2. The air isolation hand covering can be designed with sufficient air volume and air pressure in the air bladder so that the bladder will always maintain an air layer between the hand and tool or other object, irrespective of the grip and push forces employed during the operation associated with using the tool or other similar device.
3. The air bladder in the air isolation hand covering can be filled with air during fabrication of the bladder, or it can be inflated or deflated by means of a small air pump and integral check and air-release valve connected to one of the air cavities of the bladder.
4. If the air bladder in the air isolation hand covering is inflated by means of a small air pump and integral check and air-release value connected to one of the air cavities of the bladder, the air pressure in the air bladder can be controlled to adapt to the different needs of the wearers of the air isolation hand covering.
5. The air isolation hand covering is a lightweight glove that is comfortable to wear and that easily conforms to the different shapes of tool handles and other objects that may by clasped with the gloves. This significantly reduces the hand fatigue that is often associated with gloves that contain elastomer or rubberlike vibration isolation pads.
6. The thermal plastic or other flexible material used to construct the air bladder in the air isolation hand covering can also be used to completely enclose the fingers and palm of the hand, providing effective lightweight thermal insulation to keep the hand warm.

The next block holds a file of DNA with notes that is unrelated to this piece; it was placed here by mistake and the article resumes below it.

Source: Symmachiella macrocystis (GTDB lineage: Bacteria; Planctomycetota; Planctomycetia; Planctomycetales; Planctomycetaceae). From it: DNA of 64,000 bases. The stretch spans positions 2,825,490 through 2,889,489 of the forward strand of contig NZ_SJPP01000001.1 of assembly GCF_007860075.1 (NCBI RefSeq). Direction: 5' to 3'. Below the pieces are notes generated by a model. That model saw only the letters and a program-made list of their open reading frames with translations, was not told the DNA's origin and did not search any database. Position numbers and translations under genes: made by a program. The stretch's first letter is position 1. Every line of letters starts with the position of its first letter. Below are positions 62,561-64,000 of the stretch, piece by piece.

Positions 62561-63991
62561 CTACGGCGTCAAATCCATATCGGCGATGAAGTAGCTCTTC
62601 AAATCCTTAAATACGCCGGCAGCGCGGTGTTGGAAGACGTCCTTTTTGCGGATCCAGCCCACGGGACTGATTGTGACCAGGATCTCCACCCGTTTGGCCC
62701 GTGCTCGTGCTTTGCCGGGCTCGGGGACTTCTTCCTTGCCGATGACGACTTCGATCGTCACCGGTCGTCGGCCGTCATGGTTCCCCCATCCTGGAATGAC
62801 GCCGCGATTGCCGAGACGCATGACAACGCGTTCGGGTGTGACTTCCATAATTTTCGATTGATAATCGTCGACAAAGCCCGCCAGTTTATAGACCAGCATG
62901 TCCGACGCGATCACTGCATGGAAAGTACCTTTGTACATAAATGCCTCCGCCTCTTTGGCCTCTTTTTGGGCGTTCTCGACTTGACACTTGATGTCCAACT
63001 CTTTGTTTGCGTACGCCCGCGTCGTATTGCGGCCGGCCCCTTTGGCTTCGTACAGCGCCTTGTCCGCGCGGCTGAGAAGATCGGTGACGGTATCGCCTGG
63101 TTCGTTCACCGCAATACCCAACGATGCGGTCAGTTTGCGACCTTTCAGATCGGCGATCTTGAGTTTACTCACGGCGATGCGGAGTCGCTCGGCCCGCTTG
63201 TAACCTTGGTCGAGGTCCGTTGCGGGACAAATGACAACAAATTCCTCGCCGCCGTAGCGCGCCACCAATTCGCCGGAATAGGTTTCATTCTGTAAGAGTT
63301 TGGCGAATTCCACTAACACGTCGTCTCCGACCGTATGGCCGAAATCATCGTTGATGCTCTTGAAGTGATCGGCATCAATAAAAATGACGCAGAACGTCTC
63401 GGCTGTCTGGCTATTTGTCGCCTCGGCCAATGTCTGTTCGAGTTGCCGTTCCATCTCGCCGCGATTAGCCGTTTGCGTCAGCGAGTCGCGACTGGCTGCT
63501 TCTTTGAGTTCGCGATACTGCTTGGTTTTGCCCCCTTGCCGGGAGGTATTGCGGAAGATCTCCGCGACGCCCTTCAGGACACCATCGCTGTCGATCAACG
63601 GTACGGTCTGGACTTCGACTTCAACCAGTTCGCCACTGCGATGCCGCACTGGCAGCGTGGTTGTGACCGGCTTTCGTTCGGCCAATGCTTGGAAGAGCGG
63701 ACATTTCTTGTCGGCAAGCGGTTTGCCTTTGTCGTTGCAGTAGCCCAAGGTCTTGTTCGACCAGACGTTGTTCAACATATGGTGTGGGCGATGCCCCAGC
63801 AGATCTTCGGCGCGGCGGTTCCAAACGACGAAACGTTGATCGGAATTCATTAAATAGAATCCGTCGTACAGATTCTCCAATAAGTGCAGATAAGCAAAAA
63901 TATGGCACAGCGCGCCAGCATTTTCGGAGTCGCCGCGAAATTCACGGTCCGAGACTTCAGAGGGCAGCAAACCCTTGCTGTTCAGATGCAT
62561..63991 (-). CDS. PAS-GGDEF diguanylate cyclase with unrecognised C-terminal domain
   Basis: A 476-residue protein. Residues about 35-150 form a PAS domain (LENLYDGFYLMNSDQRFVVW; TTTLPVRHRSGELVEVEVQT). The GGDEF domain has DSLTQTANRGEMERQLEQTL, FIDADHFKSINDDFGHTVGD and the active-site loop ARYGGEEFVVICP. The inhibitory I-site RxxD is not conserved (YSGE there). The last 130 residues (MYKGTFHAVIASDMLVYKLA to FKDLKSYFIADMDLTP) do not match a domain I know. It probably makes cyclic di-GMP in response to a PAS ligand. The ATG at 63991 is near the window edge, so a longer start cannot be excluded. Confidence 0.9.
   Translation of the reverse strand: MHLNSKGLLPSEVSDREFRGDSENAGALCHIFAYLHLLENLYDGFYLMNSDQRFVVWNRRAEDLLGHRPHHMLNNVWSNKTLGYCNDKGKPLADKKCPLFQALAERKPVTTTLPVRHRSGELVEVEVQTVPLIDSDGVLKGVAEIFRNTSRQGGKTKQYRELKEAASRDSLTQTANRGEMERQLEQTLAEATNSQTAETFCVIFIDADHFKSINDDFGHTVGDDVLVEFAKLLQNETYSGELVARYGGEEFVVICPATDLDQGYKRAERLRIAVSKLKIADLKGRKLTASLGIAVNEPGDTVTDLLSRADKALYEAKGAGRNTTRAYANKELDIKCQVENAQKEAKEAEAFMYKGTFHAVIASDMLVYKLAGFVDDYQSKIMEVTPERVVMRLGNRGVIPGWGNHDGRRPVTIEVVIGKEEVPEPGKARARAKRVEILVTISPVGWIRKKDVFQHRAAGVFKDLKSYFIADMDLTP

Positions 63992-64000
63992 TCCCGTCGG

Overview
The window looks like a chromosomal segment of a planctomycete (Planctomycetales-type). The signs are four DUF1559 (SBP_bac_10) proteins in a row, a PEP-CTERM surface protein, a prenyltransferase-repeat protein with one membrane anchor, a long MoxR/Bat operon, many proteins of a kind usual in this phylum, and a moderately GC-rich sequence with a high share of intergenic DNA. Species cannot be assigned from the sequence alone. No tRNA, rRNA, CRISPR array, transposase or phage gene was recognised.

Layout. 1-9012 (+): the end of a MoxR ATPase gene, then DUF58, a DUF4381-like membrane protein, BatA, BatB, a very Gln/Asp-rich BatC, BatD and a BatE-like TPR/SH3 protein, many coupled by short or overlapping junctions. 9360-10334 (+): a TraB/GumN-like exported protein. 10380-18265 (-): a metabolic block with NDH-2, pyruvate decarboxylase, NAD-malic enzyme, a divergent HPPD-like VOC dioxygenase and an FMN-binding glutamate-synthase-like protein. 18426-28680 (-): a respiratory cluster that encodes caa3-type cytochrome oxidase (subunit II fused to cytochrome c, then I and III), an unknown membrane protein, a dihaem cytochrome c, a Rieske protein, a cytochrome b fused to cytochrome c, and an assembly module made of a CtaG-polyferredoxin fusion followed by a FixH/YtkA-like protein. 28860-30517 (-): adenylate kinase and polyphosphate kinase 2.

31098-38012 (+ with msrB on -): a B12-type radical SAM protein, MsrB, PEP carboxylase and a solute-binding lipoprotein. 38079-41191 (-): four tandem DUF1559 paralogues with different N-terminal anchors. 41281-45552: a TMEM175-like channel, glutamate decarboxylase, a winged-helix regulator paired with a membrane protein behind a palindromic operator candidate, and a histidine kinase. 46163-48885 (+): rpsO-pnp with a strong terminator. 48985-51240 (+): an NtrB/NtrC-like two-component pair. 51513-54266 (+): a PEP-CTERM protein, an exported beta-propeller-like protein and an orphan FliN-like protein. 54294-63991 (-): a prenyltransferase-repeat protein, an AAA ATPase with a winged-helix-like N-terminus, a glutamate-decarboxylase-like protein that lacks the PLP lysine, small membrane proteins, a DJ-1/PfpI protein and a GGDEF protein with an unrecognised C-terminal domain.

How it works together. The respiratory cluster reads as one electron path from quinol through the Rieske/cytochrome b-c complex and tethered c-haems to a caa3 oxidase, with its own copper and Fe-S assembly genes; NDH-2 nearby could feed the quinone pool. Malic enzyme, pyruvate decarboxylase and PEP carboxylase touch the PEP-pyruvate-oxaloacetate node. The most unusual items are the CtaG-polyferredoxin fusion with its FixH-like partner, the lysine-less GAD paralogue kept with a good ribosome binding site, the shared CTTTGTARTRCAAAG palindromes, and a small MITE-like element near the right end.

7. By significantly reducing the vibration energy that is directed into the hand, the air isolation hand covering can significantly reduce the tingle and numbness in the fingers and the hand fatigue that is experienced, when clasping vibrating hand tools or other vibrating objects.
8. By significantly reducing the vibration energy that is directed into the hand, the air isolation hand covering can significantly reduce the incidence of VWF in worker populations or significantly increase the time period before symptoms associated with VWF begin to appear in worker populations.
9. By significantly reducing the vibration energy that is directed into the hand, the air isolation hand covering can significantly reduce the discomfort that is associated with working with vibrating hand tools or holding onto vibrating objects.
Although the present invention has been described with reference to preferred embodiments, workers skilled in the art will recognize that changes may be made in form and detail without departing from the spirit and scope of the invention.
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|U.S. Classification||2/20, 2/910, 2/904, 2/161.6|
|International Classification||F16F9/04, A63B71/08, B25G1/01, A41D19/015, F16F15/023|
|Cooperative Classification||F16F9/0472, A63B2225/62, Y10S2/91, B25G1/01, A63B71/081, Y10S2/904, A41D19/01523, F16F15/0232|
|European Classification||F16F9/04G, B25G1/01, A41D19/015C, F16F15/023G|
|30 Dec 1994||AS||Assignment|
Owner name: ERGOAIR, INC., NEVADA
Free format text: ASSIGNMENT OF ASSIGNORS INTEREST;ASSIGNORS:REYNOLDS, DOUGLAS D.;JETZER, THOMAS C.;REEL/FRAME:007303/0318;SIGNING DATES FROM 19941228 TO 19941229
|15 Feb 2000||REMI||Maintenance fee reminder mailed|
|19 Sep 2000||FP||Expired due to failure to pay maintenance fee|
Effective date: 20000723
|22 Jan 2002||FPAY||Fee payment|
Year of fee payment: 4
|4 Feb 2002||SULP||Surcharge for late payment|
|12 Mar 2002||PRDP||Patent reinstated due to the acceptance of a late maintenance fee|
Effective date: 20020204
|11 Aug 2003||FPAY||Fee payment|
Year of fee payment: 8
|14 Jan 2008||FPAY||Fee payment|
Year of fee payment: 12